Don’t miss Michael Pollan’s New York Times editorial Vote for the Dinner Party about the fight in California to require labeling of GM foods. As he so often does, Pollan lays out all the issues better than anyone. He explains how the mutual loss of confidence between the industrial food chain and consumers is responsible for the no-win situation we are struggling with now. Consumer trust in Big Food dwindles as the Food and Drug Administration continues to reject the widespread plea for the labeling of genetically modified foods, while the food industry distrusts consumers to invest in food products after they are labeled as genetically modified.
Pollan recognizes the emergence of a Food Movement, where consumers are essentially voting with their food dollars in favor of GMO-free goods, opting to purchase food from farmers markets rather than supermarkets. Although the Food Movement has been influential in revitalizing local farming and setting high standards for the food industry, this form of soft politics will eventually reach the height of its potential. If true reform in our food industry is to be enacted, a higher level of political intensity is needed. Pollan explains why California’s Proposition 37, or as he calls it, another one of the state’s “notorious initiative” processes, may serve as a successful catalyst for changing the politics of food. Trust me: If you care about the Real Food movement, it’s worth clicking in to the Times to read the entire article.
Americans have been eating genetically engineered food for 18 years, and as supporters of the technology are quick to point out, we don’t seem to be dropping like flies. But they miss the point. The fight over labeling G.M. food is not foremost about food safety or environmental harm, legitimate though these questions are. The fight is about the power of Big Food. Monsanto has become the symbol of everything people dislike about industrial agriculture: corporate control of the regulatory process; lack of transparency (for consumers) and lack of choice (for farmers); an intensifying rain of pesticides on ever-expanding monocultures; and the monopolization of seeds, which is to say, of the genetic resources on which all of humanity depends.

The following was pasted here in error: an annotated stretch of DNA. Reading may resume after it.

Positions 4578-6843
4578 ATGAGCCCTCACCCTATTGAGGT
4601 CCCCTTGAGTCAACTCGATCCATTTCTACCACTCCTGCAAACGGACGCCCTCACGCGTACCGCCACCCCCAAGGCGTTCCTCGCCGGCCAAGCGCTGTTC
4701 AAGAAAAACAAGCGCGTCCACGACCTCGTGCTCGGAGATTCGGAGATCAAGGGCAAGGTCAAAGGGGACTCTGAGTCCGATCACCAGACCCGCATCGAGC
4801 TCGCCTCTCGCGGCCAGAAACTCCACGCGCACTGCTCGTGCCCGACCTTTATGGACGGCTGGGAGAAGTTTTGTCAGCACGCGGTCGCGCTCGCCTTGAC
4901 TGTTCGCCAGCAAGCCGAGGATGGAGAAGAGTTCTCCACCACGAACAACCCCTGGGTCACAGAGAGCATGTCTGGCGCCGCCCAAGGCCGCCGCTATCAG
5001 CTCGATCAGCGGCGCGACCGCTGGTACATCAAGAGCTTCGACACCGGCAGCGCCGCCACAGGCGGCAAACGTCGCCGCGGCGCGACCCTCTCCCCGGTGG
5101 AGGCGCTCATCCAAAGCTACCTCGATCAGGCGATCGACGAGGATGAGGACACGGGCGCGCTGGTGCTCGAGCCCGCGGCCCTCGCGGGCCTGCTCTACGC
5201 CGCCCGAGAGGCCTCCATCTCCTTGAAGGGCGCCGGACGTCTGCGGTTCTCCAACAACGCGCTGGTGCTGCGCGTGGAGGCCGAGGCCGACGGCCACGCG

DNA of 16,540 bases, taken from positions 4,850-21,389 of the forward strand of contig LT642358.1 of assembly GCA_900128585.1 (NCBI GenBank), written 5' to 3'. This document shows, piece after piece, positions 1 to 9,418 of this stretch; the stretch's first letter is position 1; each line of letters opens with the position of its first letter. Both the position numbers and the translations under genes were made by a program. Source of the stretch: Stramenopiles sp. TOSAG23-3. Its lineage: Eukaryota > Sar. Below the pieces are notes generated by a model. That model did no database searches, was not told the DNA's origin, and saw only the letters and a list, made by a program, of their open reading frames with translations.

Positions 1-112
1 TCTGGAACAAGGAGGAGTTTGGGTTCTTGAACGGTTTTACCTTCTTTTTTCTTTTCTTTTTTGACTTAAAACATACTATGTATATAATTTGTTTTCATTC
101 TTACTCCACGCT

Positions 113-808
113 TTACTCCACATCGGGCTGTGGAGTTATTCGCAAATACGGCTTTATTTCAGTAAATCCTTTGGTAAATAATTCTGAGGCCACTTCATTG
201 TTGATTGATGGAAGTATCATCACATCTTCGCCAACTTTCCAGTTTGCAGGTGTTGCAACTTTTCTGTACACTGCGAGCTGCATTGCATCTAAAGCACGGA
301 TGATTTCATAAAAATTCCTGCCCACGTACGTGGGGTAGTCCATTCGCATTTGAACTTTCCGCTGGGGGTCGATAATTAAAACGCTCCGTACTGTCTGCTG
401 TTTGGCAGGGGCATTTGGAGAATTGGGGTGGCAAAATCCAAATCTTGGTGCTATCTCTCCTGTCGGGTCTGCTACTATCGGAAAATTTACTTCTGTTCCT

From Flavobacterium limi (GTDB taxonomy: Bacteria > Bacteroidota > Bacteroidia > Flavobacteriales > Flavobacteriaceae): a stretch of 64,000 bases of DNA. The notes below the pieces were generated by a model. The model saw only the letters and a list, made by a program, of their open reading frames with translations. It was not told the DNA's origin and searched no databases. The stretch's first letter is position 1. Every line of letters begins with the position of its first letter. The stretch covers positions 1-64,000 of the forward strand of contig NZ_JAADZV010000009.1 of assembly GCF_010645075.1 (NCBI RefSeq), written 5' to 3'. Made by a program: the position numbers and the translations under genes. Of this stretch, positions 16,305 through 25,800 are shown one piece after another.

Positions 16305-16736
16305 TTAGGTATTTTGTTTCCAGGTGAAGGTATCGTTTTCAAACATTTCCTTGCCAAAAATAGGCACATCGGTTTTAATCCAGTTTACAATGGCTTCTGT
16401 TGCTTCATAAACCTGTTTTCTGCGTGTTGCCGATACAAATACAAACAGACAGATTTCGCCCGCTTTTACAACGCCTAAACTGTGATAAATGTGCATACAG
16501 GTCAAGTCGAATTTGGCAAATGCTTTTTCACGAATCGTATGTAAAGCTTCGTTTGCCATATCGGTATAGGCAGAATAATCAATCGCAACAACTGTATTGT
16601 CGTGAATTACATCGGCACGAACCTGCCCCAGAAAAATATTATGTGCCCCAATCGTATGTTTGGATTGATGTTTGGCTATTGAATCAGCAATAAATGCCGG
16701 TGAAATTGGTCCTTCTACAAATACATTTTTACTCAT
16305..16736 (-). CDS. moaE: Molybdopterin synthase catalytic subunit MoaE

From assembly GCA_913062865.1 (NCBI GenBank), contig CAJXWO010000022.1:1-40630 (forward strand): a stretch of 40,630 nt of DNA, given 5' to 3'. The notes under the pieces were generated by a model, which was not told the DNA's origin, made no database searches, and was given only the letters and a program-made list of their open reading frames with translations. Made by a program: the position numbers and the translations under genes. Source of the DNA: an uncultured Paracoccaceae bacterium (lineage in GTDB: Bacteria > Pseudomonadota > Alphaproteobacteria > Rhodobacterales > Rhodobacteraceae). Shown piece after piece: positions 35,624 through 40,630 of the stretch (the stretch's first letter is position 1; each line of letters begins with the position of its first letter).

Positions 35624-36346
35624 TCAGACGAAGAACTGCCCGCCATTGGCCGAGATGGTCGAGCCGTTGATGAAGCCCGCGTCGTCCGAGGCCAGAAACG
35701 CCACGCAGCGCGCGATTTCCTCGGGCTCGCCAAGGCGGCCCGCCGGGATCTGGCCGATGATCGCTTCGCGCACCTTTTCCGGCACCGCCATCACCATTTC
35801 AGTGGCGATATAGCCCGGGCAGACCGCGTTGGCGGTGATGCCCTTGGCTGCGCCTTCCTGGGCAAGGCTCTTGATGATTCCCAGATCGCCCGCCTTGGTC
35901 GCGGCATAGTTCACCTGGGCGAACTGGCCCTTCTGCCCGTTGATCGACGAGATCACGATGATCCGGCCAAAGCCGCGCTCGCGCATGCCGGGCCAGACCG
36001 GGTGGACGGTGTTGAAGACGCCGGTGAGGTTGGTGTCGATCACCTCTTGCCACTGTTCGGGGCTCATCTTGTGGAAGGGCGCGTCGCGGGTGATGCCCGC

These are precisely the issues that have given rise to the so-called food movement. Yet that movement has so far had more success in building an alternative food chain than it has in winning substantive changes from Big Food or Washington. In the last couple of decades, a new economy of farmers’ markets, community-supported agriculture (also known as farm shares) and sustainable farming has changed the way millions of Americans eat and think about food. From this perspective, the food movement is an economic and a social movement, and as such has made important gains. People by the millions have begun, as the slogan goes, to vote with their forks in favor of more sustainably and humanely produced food, and against agribusiness. But does that kind of vote constitute a genuine politics? Yes and no.
It’s easy to dismiss voting with your fork as merely a lifestyle choice, and an elite one at that. Yet there is a hopeful kind of soft politics at work here, as an afternoon at any of America’s 7,800-plus farmers’ markets will attest. Money-for-food is not the only transaction going on at the farmers’ markets; indeed, it may be the least of it. Neighbors are talking to neighbors. Consumers meet producers. (Confirming the obvious, one social scientist found that people have 10 times as many conversations at the farmers’ market as they do at the supermarket.) City meets country. Kids discover what food is. Activists circulate petitions. The farmers’ market has become the country’s liveliest new public square, an outlet for our communitarian impulses and a means of escaping, or at least complicating, the narrow role that capitalism usually assigns to us as “consumers.” At the farmers’ market, we are consumers, yes, but at the same time also citizens, neighbors, parents and cooks. In voting with our food dollars, we enlarge our sense of our “interests” from the usual concern with a good value to, well, a concern with values.
For estimates on the percentages of GM foods found on store shelves and tips on how to avoid bringing them into your kitchen see How to Avoid Genetically Modified Food.
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